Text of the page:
Linux got its first big Hollywood break in 1997 when Venice, California studio Digital Domain (D2) used Linux to render the special effects for the hit movie Titanic. LinuxJournal spoke with D2 while they were in production using Linux with Star Trek: Nemesis, which has a scheduled US release date of December 13, 2002. D2 uses Linux for both renderfarm servers and artist desktops.
Linux and Star Trek
2002-12-07 Multimedia, AV 21 Comments
Notice all the software being ported over. Doesn’t do much for the “poor” person on this end, but it does mean that Linux will be a serious 2D/3D player in the future. Kind of the path NT took.
I’m at a loss to see why Adobe doesn’t port Photoshop over to Linux. Maya, Houdini and SoftImage already have Linux ports, along prman and all sorts of other high end 3D programs. Photoshop is very important for textures and touchup editing, so I don’t really understand why they don’t make a Linux port. It would seem to be a no-brainer.
I’m also at a loss to why Photoshop has not been ported over… they did port it to OSX. If they ported Photoshop to Linux, I would have all the more reason to start using Linux daily. No, GIMP is not a satisfactory substitute. Have you ever tried to make actions with GIMP? Are all the same plugins available for use with GIMP? Hardly a good substitute for a serious photographer. Its a nice open-source and free image editing tool but that’s all it is.
>> “Its a nice open-source and free image editing tool but that’s all it is.”
Altough I agree that there are still lots of needed features missing, it is definitely NOT a ‘that is all it is’ tool.
Learn how to work with it and be amazed of its power.
(and use GIMP 1.3.10, not the old and ugly GIMP 1.2.x)
GIMP is not ready to replace Photoshop. I can’t hear it anymore. It doesn’t even do CYMK, for Christ’s sake.
and as a free software program, GIMP can not afford to licence the tech.
it does not do CYMK because Adobe has a patent
Huh? Care to substantiate this? I don’t understand how a company can patent a colorspace.
And for the record, netpbm supports CMYK.
I’m also at a loss to why Photoshop has not been ported over… they did port it to OSX.
That’s because OS X has the same APIs as the OS it was natively developed under.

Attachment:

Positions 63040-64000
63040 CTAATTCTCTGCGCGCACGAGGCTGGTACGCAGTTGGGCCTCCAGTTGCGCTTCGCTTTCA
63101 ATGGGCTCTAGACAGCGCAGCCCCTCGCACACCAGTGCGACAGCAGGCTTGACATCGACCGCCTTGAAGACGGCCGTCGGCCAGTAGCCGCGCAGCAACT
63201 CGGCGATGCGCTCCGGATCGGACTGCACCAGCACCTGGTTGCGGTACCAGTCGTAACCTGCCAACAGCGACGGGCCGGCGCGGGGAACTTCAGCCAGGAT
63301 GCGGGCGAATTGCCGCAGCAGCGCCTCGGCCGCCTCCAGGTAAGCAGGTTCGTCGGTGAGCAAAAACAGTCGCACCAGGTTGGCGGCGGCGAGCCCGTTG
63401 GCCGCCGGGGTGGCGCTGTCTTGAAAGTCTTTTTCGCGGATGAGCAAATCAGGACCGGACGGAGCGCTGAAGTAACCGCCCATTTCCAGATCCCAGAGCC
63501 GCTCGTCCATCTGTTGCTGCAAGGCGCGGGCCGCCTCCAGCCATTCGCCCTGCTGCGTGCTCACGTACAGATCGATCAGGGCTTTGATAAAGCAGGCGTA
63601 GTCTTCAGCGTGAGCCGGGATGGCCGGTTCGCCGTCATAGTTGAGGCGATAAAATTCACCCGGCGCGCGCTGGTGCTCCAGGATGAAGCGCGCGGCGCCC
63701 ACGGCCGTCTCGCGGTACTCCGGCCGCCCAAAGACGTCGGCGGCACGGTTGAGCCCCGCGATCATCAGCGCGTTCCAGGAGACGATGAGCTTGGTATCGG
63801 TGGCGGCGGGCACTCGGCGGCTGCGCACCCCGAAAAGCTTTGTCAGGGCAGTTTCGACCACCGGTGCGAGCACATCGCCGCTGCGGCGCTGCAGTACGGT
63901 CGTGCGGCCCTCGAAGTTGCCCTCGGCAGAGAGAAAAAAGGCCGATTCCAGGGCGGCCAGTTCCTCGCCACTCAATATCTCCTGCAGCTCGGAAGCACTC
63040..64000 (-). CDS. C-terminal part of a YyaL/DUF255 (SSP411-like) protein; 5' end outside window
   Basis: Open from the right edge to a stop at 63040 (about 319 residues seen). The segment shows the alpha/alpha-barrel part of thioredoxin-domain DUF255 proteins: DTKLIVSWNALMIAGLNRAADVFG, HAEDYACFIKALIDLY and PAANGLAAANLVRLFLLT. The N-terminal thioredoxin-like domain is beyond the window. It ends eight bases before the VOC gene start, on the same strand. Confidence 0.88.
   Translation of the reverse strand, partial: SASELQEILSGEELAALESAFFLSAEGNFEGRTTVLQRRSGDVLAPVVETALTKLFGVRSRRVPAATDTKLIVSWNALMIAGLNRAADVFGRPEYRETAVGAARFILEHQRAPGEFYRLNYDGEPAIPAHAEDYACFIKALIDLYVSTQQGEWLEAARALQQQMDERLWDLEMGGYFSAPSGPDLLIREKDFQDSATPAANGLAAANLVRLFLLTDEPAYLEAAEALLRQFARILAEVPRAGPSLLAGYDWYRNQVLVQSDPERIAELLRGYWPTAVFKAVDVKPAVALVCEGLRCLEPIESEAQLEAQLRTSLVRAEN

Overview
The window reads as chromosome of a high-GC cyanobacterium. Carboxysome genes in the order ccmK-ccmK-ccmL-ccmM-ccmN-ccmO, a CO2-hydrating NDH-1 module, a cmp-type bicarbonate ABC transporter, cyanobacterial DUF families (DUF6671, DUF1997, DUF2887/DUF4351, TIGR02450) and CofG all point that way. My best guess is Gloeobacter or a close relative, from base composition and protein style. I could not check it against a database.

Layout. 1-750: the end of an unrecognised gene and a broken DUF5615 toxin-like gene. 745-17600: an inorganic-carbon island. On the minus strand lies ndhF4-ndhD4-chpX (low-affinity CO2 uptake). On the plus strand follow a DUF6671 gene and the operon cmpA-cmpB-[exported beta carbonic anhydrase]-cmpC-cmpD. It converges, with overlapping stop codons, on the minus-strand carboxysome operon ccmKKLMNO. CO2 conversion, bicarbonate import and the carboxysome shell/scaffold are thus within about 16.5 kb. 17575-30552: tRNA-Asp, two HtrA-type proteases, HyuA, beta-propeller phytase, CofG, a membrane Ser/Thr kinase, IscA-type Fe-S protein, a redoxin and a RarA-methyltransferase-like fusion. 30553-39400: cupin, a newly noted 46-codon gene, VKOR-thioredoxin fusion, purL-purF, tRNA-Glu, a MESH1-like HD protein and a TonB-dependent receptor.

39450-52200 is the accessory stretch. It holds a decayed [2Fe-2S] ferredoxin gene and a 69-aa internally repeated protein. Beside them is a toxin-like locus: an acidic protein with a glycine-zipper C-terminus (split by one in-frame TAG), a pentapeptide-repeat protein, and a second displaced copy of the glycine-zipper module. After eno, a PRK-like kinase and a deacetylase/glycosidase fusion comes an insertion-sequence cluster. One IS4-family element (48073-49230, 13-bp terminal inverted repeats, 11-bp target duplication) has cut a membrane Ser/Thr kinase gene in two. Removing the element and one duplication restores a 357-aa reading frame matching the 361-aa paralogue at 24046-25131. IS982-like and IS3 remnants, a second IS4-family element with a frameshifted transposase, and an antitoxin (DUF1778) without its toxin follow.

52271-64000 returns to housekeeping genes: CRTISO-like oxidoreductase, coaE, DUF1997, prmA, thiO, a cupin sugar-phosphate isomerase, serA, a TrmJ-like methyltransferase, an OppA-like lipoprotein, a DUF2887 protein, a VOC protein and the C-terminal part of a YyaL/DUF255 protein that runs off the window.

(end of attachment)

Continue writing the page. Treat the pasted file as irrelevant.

What sort of market is there for graphics professionals who use Linux as their platform? Adobe has no incentive to port Photoshop to Linux.
GIMP 2.0 will have CYMK and all other color models you can wish for.
And I did not say it is ready to replace Photoshop, but you CAN already do a LOT with it.
You can do a lot with GIMP, as evidenced by FilmGimp, which was been used in (duh) films. However, it’s probably not ready to replace Photoshop just yet. For 3D CYMK isn’t important, but there are other features that are missing.
i once used photoshop for a few weeks. then i went back to using the GIMP. i guess its a question of familiarity, and i wasnt familiar enough with photoshop. the GIMP felt more like home.
the same is true of maya and softimage and (insert application here); the OS has little, if anything, to do with the ability to use the application. if you spent all your time using the web (netscape) and using maya then you probably wouldnt notice if your IT manager switched you to linux, as both netscape and maya look identical on both platforms, especially with a windows-like kde/gnome theme.
which makes me wonder if any of the staff at D2 actually know theyre using linux
“No, GIMP is not a satisfactory substitute. Have you ever tried to make actions with GIMP? Are all the same plugins available for use with GIMP? Hardly a good substitute for a serious photographer. Its a nice open-source and free image editing tool but that’s all it is.”
I’m a former Photoshop user, but then I switched to GIMP. I’m happier with GIMP than Photoshop. Being able to write scripts for the image minipulating program is very good. That’s something I never seen Photoshop have. I can read and write (with a patch for writing) photoshop files, photoshop would not let me even open .xcf (gimp file format) files. And i’ve heard that GIMP can take Photoshop plugins or is ported to gimp (something like that). Something i’ve never had to do.
so IMHO i think that adobe photoshop is not a satisfactory substitute. :p